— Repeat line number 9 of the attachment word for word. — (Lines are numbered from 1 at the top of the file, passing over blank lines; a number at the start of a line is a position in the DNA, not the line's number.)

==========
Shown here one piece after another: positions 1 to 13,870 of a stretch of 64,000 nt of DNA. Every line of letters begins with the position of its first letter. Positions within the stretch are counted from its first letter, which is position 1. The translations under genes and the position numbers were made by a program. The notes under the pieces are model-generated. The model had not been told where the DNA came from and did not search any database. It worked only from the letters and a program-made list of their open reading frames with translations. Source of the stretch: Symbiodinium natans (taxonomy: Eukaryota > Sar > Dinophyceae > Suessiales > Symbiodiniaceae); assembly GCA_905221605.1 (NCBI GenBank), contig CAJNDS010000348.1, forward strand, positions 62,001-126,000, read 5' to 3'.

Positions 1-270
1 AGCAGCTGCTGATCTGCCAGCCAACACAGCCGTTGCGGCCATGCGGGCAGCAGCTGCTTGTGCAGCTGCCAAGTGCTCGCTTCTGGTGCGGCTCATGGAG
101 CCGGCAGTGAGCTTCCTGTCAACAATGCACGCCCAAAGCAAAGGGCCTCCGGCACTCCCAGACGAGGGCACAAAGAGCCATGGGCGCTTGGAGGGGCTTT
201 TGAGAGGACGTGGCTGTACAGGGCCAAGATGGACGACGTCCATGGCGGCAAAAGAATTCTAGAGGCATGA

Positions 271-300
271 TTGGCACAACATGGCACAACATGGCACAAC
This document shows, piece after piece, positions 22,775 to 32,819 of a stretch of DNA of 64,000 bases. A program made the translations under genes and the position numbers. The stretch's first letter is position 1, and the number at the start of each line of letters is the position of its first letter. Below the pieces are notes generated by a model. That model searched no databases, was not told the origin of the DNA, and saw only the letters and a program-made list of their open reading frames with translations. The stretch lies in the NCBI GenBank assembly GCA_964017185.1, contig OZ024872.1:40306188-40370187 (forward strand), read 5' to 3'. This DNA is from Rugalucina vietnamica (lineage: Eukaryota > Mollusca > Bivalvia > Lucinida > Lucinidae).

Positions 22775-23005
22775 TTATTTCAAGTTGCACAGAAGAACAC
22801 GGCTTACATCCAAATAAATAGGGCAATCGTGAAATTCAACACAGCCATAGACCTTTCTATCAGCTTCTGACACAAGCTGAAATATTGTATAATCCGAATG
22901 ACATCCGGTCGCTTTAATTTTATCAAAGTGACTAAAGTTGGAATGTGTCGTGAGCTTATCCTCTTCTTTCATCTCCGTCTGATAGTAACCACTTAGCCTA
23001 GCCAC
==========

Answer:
Positions 22775-23005